The How to Guide to staining a mid-century dresser.

stainingfurniture

I love a well built mid-century dresser. They can certainly make the perfect statement piece for virtually any space. I recently found one at an estate sale. It was in rough shape when I first bought it but I knew that it had major potential. It took me two days to revamp it and it looks pretty good if I do say so my self.

Here's what it looked like before...

I thought I would give you guys a few pointers just in case you ever decide to take on such a project. I will say, it is definitely a process that takes time. So if your a speedy type of gal, you may want to pass this project on. 

Here is what you will need:

  1. Electric sander

Electric sander

2. Rust-oleum Weathered Gray, Driftwood and Kona stain. These can be purchased at Lowes.

3. White high-gloss paint

4. Blue painters tape

5. Goggles

6. Gloves

 

Preparation:

Begin by removing all of the draws from the dresser. Then remove all of the handles and screws from the dresser. Wipe down the dresser with a damp cloth assuring that all cobwebs and dirt have been removed.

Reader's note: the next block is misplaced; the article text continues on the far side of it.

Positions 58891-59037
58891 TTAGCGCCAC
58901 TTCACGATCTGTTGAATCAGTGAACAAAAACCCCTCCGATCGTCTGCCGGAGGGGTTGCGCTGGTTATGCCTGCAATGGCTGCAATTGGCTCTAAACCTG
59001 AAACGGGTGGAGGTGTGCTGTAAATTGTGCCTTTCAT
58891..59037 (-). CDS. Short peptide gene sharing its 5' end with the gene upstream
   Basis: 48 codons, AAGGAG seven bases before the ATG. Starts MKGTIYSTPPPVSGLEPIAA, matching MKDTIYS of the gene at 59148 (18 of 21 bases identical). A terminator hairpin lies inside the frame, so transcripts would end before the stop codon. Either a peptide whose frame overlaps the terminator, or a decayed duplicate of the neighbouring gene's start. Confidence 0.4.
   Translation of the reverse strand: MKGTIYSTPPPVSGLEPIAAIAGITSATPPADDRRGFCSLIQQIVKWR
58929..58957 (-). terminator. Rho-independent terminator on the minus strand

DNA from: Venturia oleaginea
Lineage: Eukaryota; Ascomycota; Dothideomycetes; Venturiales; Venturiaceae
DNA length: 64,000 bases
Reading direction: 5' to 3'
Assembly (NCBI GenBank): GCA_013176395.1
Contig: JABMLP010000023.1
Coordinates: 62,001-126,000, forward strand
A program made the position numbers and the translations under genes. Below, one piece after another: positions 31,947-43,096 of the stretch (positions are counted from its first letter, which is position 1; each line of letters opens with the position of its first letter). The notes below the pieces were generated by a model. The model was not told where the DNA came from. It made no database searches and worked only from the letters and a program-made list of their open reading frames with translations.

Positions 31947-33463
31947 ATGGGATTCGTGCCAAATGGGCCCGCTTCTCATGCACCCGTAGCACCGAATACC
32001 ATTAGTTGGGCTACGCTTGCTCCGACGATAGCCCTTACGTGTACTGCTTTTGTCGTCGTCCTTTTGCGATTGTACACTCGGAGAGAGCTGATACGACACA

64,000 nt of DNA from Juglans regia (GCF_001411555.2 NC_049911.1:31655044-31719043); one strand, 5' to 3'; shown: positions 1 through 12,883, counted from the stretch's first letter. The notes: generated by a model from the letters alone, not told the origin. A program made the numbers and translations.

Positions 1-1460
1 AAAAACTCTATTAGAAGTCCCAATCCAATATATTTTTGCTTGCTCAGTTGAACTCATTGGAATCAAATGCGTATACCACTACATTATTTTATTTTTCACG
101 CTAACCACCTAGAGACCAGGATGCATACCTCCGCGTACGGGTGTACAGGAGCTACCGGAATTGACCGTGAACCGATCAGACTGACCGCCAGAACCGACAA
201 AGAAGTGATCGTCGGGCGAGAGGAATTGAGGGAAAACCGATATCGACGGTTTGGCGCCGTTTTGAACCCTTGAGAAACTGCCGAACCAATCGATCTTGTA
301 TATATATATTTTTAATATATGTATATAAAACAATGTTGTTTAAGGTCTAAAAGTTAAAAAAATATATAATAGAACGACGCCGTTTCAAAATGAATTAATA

Sanding:

Now the fun part begins,  sand the dresser and draws down until all of the existing paint has been stripped. This will take some time to completed but it is a very essential step. Now that everything has been properly sanded down, wipe the dresser and draws with a damp cloth. Let everything sit overnight to assure that everything is dry.

Painting:

Paint the outer layer of the dresser white or the color of your choice. You can use any white paint that you have. I used Benjamin Moore's Simply White Then, let everything dry.

Use a rag to start staining the cabinets. Take gentle strokes starting from left to right. Let everything sit for a few hours.

You can choose to use a polyurethane to seal and protect the dresser. I personally skipped this step. It has been several months since I painted the dresser and it is holding up pretty nicely.

I hope this was helpful!

Bye for now!